Mobile Assistant (Past)

Key Member

(Toshikazu Nishimura)

Project Objective

The aim of this project is to develop community computing systems that supports users' everyday-life and community formation by affording them regional information bases through mobile agents in a open space such as a street corner. Though almost all conventional computing environments are for indoor use, our project is for a open space because the living environments where people is mainly interacting each other are outdoor. Thus we enlarge the computing environments by Personal Digital Assistants (PDAs) with mobile communication capability to support the human everyday-life in a real world.

Current Status

We implemented the following softwares on PDA (Figure 9) that supports the communications among the persons who don't know each other in a community and evaluated it through practical use (See [2] and Figure 9). To support forming of a new community among the participants of an international conference, the ICMAS'96 Mobile Assistant Project was conducted to increase the opportunity to have real meetings. The aim of the project was to facilitate the communication among the participants like E-mail and to provide various information needed in the conference. The project provided (1) E-mail service, (2) conference, personal, and tourist information services and (3) forum and meeting arrangement services.

(a) PDA with handy phone
(b) Participants of the experiment

Fig 9: ICMAS96 Mobile Assistant Project

The main functions in this project are as follows.

Action Navigator supports the making of decisions based on tourist information. The system was developed by Information and Communication Systems Labs, NTT. The user can easily know where to go shopping and where to eat dinner (Figure 10(a)).

InfoCommon allows seamless keyword-based access to a variety of information cards with weak information structure to create a shared information base for participant. The system was developed by Nara Institute of Science and Technology (Figure 10(b)).

Community Viewer dynamically visualizes the interactions among participants to encourage further interaction. The system was developed by us. In order to visualize, a unified framework called the party room metaphor are provided [1]. Figure 10(c) shows the typical image of Community Viewer. In the party room metaphor, each participant of the community is represented as face mark. In the community viewer, people can easily access personal profiles by selecting the corresponding face mark. The ongoing interactions in the community are visualized in the party room. The behavior of each icon reflects the current activity of the corresponding person in the following manner. When one interacts (send a message, read a personal profile and so on) with others, in the virtual party room, the corresponding icon also takes an action as if it approaches and talks to others.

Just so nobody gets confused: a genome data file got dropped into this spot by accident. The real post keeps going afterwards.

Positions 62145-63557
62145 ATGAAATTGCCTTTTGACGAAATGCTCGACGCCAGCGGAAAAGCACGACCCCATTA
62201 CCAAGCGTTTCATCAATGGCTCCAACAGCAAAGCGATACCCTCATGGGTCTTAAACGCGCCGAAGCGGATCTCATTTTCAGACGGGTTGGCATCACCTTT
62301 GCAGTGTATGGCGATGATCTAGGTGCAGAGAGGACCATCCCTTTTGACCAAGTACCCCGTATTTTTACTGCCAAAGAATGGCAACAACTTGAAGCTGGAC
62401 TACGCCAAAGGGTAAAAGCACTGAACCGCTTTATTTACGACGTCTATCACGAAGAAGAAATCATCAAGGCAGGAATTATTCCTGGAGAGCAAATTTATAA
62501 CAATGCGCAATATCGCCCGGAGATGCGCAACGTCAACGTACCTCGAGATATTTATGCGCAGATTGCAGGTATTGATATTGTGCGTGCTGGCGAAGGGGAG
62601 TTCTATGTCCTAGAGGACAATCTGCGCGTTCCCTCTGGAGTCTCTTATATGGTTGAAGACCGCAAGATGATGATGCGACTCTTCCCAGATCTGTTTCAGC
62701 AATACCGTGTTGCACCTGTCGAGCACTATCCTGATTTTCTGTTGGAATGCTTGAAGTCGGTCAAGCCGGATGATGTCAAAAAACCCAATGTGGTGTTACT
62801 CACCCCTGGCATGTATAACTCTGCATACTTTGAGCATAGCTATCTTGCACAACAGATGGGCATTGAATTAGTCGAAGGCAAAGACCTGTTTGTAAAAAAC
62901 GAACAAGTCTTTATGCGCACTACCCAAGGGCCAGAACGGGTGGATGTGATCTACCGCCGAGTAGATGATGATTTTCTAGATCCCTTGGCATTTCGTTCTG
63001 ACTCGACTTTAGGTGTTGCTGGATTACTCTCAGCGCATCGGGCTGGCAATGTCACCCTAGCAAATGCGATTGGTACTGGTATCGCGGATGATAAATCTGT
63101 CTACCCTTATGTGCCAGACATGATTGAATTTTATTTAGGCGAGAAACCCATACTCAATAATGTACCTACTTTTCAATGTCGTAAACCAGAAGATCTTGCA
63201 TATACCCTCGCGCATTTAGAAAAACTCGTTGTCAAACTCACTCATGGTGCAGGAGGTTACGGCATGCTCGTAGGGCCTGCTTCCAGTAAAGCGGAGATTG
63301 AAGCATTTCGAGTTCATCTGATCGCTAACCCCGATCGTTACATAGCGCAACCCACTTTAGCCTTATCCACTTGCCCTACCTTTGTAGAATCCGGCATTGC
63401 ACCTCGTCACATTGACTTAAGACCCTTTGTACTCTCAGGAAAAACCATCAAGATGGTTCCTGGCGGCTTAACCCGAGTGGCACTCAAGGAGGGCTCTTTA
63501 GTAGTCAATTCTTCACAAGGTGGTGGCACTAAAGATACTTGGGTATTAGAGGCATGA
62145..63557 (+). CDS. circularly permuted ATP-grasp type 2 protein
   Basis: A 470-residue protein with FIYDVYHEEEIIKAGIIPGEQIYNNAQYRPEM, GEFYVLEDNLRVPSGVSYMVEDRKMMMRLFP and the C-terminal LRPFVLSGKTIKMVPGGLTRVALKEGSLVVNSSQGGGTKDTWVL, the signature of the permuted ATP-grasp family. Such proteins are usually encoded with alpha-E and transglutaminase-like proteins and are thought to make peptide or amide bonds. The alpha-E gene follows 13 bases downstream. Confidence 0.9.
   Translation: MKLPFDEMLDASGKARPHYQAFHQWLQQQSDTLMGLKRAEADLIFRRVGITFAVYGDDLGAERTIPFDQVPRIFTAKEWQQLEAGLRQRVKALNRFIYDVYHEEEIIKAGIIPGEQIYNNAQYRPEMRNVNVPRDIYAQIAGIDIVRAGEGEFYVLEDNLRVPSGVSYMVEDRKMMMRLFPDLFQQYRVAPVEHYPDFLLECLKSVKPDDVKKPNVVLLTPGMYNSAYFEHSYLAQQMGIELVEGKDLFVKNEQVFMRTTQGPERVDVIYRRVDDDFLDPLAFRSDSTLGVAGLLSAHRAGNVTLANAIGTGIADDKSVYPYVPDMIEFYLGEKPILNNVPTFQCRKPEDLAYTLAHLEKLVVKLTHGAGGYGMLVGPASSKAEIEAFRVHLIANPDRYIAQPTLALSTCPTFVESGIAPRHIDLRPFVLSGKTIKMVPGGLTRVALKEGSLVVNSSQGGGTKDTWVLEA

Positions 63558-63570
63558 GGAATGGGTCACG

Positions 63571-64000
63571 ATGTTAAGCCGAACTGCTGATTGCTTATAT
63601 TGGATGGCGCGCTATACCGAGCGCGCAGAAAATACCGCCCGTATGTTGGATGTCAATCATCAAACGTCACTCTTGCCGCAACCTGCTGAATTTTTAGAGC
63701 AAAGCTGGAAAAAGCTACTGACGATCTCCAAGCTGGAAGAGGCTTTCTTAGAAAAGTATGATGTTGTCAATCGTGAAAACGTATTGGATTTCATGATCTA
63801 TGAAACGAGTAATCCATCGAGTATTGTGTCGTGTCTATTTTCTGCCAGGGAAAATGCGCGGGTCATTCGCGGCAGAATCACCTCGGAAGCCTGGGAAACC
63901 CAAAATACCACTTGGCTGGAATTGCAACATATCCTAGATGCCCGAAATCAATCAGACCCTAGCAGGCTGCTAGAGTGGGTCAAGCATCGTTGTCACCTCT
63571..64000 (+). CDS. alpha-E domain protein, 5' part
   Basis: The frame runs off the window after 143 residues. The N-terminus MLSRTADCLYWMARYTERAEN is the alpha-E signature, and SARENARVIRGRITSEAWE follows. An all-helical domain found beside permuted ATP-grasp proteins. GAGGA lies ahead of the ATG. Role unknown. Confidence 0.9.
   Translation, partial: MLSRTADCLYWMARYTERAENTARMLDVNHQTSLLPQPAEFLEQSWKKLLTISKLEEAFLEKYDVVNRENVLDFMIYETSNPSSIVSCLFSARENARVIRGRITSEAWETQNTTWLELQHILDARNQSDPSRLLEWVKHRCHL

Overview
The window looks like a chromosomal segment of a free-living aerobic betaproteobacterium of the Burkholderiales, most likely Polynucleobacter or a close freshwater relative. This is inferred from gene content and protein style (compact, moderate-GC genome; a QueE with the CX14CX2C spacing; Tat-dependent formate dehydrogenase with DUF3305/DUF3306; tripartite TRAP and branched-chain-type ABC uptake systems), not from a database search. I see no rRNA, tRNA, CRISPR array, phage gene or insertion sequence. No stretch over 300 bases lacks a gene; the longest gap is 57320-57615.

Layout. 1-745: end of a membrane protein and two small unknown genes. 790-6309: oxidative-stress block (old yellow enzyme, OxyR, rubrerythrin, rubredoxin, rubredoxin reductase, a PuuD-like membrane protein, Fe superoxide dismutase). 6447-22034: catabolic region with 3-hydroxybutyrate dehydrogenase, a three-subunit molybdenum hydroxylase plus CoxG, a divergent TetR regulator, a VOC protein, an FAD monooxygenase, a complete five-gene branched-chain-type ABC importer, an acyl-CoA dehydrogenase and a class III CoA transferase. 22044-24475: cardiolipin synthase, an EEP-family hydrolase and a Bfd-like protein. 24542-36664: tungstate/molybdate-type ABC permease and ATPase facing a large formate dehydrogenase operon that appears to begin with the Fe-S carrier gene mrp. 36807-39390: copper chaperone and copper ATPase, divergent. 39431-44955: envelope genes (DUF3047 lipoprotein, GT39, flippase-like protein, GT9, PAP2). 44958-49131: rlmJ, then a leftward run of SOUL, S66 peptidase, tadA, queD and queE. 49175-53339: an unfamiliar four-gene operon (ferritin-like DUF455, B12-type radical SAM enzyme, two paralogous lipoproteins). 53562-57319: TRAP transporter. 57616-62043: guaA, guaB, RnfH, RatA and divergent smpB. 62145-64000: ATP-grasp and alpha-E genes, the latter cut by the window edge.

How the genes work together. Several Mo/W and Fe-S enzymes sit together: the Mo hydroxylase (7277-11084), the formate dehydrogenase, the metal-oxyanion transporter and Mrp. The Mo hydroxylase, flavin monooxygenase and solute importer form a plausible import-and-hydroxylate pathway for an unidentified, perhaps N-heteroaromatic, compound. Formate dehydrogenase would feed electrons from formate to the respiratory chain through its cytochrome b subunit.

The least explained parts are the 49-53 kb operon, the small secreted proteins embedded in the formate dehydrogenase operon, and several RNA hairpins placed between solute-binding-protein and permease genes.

(a) Action Navigator (b) InfoCommon
(c) Community Viewer

Figure 10: Screen Images of the Mobile Assistant

In order to determine how mobile computing is used in conferences and how its use differs from that of desktop computing, we analyzed a large amount of log data. It appears that mobile computing is used whenever needed. Except for the reception (in the evening on 11th) and excursion (in the afternoon on 12th), the system was continuously used even during technical presentations. People sometimes retrieved related information via PDAs while listening to a presentation. People use PDAs even after the conference, especially in their hotels after dinner. The highest peak in use, the midnight of December 10th, shows that PDAs are actively used just before the technical program starts.


 Toshikazu Nishimura, Hirofumi Yamaki, Takaaki Komura, Nobuyasu Itoh, Tadahiro Gotoh and Toru Ishida, ``Community Viewer: Visualizing Community Formation on Personal Digital Assistants,'' ACM SAC'98 (Symposium on Applied Computing) Mobile Computing Track, pp. 433-438, 1998.

 Yoshiyasu Nishibe, Hiroaki Waki, Ichiro Morihara, Fumio Hattori, Toru Ishida, Toshikazu Nishimura, Hirofumi Yamaki, Takaaki Komura, Nobuyasu Itoh, Tadahiro Gotoh, Toyoaki Nishida, Hideaki Takeda, Atsushi Sawada, Harumi Maeda, Masao Kajihara, Hidekazu Adachi, ``Mobile Digital Assistants for Community Support,'' AI Magazine, Vol. 19, No. 2, pp. 31-49, 1998.

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